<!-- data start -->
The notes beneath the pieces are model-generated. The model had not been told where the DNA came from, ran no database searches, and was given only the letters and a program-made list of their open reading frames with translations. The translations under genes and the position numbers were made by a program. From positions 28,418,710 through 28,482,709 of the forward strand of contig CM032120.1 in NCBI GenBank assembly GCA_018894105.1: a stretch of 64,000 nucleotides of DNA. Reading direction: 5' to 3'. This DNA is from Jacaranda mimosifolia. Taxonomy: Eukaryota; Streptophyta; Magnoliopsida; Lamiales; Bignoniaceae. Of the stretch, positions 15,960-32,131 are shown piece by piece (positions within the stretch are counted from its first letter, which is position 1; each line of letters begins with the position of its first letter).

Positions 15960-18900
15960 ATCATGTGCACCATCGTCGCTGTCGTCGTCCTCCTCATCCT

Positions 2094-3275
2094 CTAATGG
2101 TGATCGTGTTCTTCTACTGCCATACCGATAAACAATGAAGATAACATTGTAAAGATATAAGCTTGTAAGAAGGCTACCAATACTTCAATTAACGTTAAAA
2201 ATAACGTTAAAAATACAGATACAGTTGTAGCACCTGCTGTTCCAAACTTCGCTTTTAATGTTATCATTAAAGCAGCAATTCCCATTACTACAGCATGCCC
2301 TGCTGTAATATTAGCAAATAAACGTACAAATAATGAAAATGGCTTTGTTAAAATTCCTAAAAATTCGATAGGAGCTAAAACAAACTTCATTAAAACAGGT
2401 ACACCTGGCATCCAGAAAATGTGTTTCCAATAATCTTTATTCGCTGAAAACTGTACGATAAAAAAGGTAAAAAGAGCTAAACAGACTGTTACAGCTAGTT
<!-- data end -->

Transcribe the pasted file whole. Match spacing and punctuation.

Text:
The notes beneath the pieces are model-generated. The model had not been told where the DNA came from, ran no database searches, and was given only the letters and a program-made list of their open reading frames with translations. The translations under genes and the position numbers were made by a program. From positions 28,418,710 through 28,482,709 of the forward strand of contig CM032120.1 in NCBI GenBank assembly GCA_018894105.1: a stretch of 64,000 nucleotides of DNA. Reading direction: 5' to 3'. This DNA is from Jacaranda mimosifolia. Taxonomy: Eukaryota; Streptophyta; Magnoliopsida; Lamiales; Bignoniaceae. Of the stretch, positions 15,960-32,131 are shown piece by piece (positions within the stretch are counted from its first letter, which is position 1; each line of letters begins with the position of its first letter).

Positions 15960-18900
15960 ATCATGTGCACCATCGTCGCTGTCGTCGTCCTCCTCATCCT

Positions 2094-3275
2094 CTAATGG
2101 TGATCGTGTTCTTCTACTGCCATACCGATAAACAATGAAGATAACATTGTAAAGATATAAGCTTGTAAGAAGGCTACCAATACTTCAATTAACGTTAAAA
2201 ATAACGTTAAAAATACAGATACAGTTGTAGCACCTGCTGTTCCAAACTTCGCTTTTAATGTTATCATTAAAGCAGCAATTCCCATTACTACAGCATGCCC
2301 TGCTGTAATATTAGCAAATAAACGTACAAATAATGAAAATGGCTTTGTTAAAATTCCTAAAAATTCGATAGGAGCTAAAACAAACTTCATTAAAACAGGT
2401 ACACCTGGCATCCAGAAAATGTGTTTCCAATAATCTTTATTCGCTGAAAACTGTACGATAAAAAAGGTAAAAAGAGCTAAACAGACTGTTACAGCTAGTT